But for The Plan (Child Support - From Self-Represented Litigant to Believer in the Plan)

Anila (not her real name ) was a single mom with three daughters and a modest income. She was upbeat, determined and articulate. But even with those skills, she was no match for Ontario’s difficult family law system and its complex technicalities.

Anila’s husband, Namesh (not his real name), was determined to thwart her efforts to make him pay child support. He denied responsibility for supporting the oldest child (who was not his, biologically, but whom he had treated as his own since she was three), and failed to disclose all of his income.

Anila had gone before a judge five times on her own. She obtained several court orders for income disclosure details, and an order for payment of post-secondary school expenses. She had even brought a motion to have Nemesh found in contempt and sent to jail, all to no avail.

So, four years after their separation and 3 years after she started court proceedings, Anila finally turned to the Plan for help, and met with Wendy Napier, an experienced Family Law lawyer, and the Managing Lawyer at our Brampton Staff Office.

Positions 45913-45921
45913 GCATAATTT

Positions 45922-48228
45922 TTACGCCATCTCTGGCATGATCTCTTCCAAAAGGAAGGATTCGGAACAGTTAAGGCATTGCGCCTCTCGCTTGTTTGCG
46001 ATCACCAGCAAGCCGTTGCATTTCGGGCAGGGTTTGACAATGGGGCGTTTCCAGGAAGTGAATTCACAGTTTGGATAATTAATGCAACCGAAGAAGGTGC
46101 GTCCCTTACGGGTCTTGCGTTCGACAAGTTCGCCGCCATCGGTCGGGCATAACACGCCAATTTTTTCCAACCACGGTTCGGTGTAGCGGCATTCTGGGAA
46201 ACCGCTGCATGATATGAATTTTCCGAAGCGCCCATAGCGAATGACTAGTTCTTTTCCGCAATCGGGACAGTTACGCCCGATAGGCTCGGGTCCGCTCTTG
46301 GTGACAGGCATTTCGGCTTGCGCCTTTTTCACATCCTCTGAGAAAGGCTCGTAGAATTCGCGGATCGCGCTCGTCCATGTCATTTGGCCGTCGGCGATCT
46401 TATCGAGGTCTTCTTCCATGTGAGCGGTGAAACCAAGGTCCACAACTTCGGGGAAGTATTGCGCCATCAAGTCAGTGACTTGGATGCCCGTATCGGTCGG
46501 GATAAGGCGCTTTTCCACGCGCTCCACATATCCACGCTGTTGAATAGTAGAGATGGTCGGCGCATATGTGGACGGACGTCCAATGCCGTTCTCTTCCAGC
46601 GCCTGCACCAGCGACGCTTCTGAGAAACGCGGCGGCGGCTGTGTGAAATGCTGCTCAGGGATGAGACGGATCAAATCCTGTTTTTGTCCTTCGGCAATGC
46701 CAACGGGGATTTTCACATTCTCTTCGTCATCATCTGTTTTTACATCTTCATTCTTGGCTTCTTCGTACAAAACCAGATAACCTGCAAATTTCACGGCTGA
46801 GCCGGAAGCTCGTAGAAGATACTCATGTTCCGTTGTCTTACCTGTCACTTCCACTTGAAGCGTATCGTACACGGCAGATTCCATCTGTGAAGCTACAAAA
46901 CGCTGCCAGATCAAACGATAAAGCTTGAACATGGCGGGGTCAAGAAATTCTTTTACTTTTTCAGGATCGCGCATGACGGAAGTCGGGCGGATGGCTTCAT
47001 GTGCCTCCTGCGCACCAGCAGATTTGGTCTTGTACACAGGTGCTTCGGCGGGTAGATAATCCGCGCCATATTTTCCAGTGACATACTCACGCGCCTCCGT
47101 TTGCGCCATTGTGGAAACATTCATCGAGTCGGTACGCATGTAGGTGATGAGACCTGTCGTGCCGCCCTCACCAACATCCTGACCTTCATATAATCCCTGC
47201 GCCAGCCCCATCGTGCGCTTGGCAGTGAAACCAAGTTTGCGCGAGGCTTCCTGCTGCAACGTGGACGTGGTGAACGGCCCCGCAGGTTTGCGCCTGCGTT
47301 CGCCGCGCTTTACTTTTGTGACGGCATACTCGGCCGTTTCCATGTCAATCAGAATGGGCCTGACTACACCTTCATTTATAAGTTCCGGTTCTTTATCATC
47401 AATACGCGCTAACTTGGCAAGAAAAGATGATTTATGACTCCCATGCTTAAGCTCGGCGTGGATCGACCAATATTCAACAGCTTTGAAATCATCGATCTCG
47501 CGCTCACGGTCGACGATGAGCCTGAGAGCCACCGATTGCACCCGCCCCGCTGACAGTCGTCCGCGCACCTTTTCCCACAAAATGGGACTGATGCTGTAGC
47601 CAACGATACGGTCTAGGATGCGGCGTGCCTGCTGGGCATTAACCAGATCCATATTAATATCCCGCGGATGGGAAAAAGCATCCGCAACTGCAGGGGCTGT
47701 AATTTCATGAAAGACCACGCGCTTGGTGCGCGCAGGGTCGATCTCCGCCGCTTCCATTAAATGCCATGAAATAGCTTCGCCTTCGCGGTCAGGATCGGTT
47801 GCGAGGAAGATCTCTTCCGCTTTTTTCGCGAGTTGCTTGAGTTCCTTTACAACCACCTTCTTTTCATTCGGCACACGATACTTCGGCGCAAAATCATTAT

Wendy immediately scheduled a Case Conference and arranged to have previous court orders properly issued by the court, so that they could be enforced by Ontario’s Family Responsibility Office (FRO). And when Namesh failed to provide all of the required income information for the Case Conference, Wendy scheduled a hearing on a motion for child support.

Namesh, who by now had hired his own lawyer, disputed every factual and legal aspect of the case. Because of the number of complex issues and disputed facts, the motions judge reserved his decision. The judge was careful, meticulous, and obviously very busy, because it took him over eight months to issue his 57 page decision, which awarded Anila increased support plus $34,000 for arrears of support.

After five months, and an additional 41 pages of written reasons, the judge ordered Namesh to pay over $19,000 in legal costs, citing the success of Anila’s arguments, the complexity of the issues, and Namesh’s unreasonable conduct in failing to produce information about his income and refusing to accept a lower settlement offer made before the hearing.

The costs award was based on an hourly rate of $400, consistent with Wendy Napier’s level of experience, and well above the Plan rate of $110 per hour. This was possible because the Plan retainer expressly reserves the right for the Plan to share in a costs award that exceeds the client’s actual payments. This helps to defray overall Plan costs.

In the result, since Anila’s total expenses were approximately $11,000, the remaining $8,000, when collected, will be returned to the Plan.

Submitted by Wendy Napier,
Managing Lawyer
Brampton Office